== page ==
The slayings of five people in a Maryland newspaper office last week is not only tragic for those individuals’ families and friends, but it chastens our hopes of preventing gun violence.
Maryland has some of the strictest gun laws in the country, and yet the grudge-fueled killer Jarrod Ramos slipped through the cracks, bought a shotgun, and killed five innocent people working at the Capital Gazette newspaper in Annapolis.
On the surface, Ramos is exactly the type of person who should be denied the ability to purchase a gun and to have any guns that he owns seized from him based on threatening behavior:
● He was convicted in 2011 of harassing a woman and using threatening language.
● The woman continued to obtain restraining orders in 2012 and 2013, showing that he was not deterred by his conviction.
● He threatened the newspaper in 2014 saying he had a “sworn legal oath” to kill the reporter who wrote a story about him.
● He continued to issue tweets with barely concealed threatening language against the newspaper, staffers by name, and a Maryland judge who threw out his totally meritless libel lawsuit.
Maryland’s new “red flag” law, passed after the mass shootings in a high school in Parkland, Fla., which has yet to take effect, could have have helped. Maryland will be one of 11 states that authorize “extreme risk protection orders,” giving judges authority to strip firearms from individuals shown to be a threat to themselves or others, even if they are not accused or convicted criminals.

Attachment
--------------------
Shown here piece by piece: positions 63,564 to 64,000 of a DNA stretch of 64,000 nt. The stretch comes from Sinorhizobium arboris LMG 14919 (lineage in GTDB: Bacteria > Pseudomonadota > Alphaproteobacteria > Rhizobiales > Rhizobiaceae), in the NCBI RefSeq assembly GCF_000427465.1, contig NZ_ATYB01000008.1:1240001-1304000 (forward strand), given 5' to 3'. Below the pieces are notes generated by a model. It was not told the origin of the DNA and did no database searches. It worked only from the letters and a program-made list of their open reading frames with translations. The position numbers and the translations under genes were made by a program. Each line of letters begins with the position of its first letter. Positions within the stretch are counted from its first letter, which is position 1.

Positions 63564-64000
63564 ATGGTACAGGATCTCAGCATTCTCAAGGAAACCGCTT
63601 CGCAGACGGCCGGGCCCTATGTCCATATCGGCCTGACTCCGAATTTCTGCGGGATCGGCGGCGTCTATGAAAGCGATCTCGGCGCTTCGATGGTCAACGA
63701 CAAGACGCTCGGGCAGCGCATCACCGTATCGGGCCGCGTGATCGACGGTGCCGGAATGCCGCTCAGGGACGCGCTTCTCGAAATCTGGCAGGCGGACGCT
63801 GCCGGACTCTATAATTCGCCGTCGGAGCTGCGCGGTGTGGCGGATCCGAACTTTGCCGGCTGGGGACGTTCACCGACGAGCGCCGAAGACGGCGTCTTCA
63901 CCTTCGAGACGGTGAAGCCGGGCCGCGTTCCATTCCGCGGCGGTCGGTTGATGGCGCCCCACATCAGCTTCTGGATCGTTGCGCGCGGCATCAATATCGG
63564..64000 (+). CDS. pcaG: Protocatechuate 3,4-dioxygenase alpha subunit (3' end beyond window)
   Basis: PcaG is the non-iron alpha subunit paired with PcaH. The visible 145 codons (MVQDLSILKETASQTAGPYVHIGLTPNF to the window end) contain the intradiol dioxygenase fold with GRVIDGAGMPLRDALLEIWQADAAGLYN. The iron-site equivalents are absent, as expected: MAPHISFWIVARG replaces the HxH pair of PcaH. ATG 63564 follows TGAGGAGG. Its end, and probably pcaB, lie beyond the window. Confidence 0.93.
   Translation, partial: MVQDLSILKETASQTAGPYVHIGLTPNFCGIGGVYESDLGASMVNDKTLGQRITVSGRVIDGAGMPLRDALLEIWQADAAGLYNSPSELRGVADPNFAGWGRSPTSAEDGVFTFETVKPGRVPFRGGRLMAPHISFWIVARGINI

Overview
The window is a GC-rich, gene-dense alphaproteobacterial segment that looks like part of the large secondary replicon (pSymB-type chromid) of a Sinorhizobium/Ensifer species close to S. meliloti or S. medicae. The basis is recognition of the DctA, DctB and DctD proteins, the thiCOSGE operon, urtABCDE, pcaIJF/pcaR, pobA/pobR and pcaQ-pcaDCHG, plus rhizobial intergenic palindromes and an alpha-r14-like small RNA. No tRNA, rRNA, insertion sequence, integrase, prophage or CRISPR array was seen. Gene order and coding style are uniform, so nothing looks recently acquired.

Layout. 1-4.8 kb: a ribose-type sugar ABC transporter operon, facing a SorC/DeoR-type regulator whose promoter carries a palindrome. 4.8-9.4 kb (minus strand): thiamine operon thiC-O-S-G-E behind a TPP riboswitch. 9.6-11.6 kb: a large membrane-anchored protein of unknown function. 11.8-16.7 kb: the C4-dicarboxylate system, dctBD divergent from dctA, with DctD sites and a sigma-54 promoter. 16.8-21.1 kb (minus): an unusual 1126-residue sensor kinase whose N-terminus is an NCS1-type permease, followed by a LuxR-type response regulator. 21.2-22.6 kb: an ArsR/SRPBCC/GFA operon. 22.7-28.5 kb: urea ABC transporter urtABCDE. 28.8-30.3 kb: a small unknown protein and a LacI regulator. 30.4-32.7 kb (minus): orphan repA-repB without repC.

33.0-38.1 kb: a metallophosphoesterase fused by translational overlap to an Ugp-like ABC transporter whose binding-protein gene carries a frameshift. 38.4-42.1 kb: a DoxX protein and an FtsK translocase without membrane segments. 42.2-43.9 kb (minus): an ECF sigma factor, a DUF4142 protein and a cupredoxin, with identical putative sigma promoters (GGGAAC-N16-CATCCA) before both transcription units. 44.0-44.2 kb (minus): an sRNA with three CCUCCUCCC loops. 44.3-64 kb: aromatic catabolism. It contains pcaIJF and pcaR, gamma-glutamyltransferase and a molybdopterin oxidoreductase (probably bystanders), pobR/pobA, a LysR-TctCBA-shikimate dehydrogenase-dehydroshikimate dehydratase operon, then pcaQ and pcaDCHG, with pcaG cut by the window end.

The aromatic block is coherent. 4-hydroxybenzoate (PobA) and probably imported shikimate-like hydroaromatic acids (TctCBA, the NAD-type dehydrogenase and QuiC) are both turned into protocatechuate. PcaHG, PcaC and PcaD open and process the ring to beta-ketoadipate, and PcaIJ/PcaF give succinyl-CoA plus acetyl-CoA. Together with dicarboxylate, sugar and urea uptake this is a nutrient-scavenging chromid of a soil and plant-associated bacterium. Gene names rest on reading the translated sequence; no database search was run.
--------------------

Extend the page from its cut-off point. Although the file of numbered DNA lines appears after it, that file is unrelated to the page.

We need an “All of the Above” approach to stopping the epidemic of mass violence.
The Ohio General Assembly should take up and pass a “red flag” law, such as the one that Gov. John Kasich has advocated, and should consider the circumstances in Maryland.
Police officers and judges must set a lower threshold when it comes to harassment, threatening, and stalking complaints. All such complaints must be thoroughly investigated and prosecuted to the fullest extent possible.
Laws should be amended to allow authorities to ascertain whether any person accused of threatening behavior has weapons and seize that weapon. The laws prohibiting people convicted of certain kinds of crimes from owning guns should be toughened to include all convictions in which threats are expressed.
And while there is no evidence that Ramos heard of the President’s frequent attacks on journalists as “the enemy of the American people,” the President, of all people should tone down such rhetoric. Many of us in America should tone down our rhetoric. Rhetoric does not cause violence, but it feeds the hate machine, which in turn, feeds violence.
We need a higher awareness of and commitment to civility in this country. But, more than this, police and judges must be more vigilant about people who threaten.
Guidelines: Please keep your comments smart and civil. Don't attack other readers personally, and keep your language decent. Comments that violate these standards, or our privacy statement or visitor's agreement, are subject to being removed and commenters are subject to being banned. To post comments, you must be a registered user on toledoblade.com. To find out more, please visit the FAQ.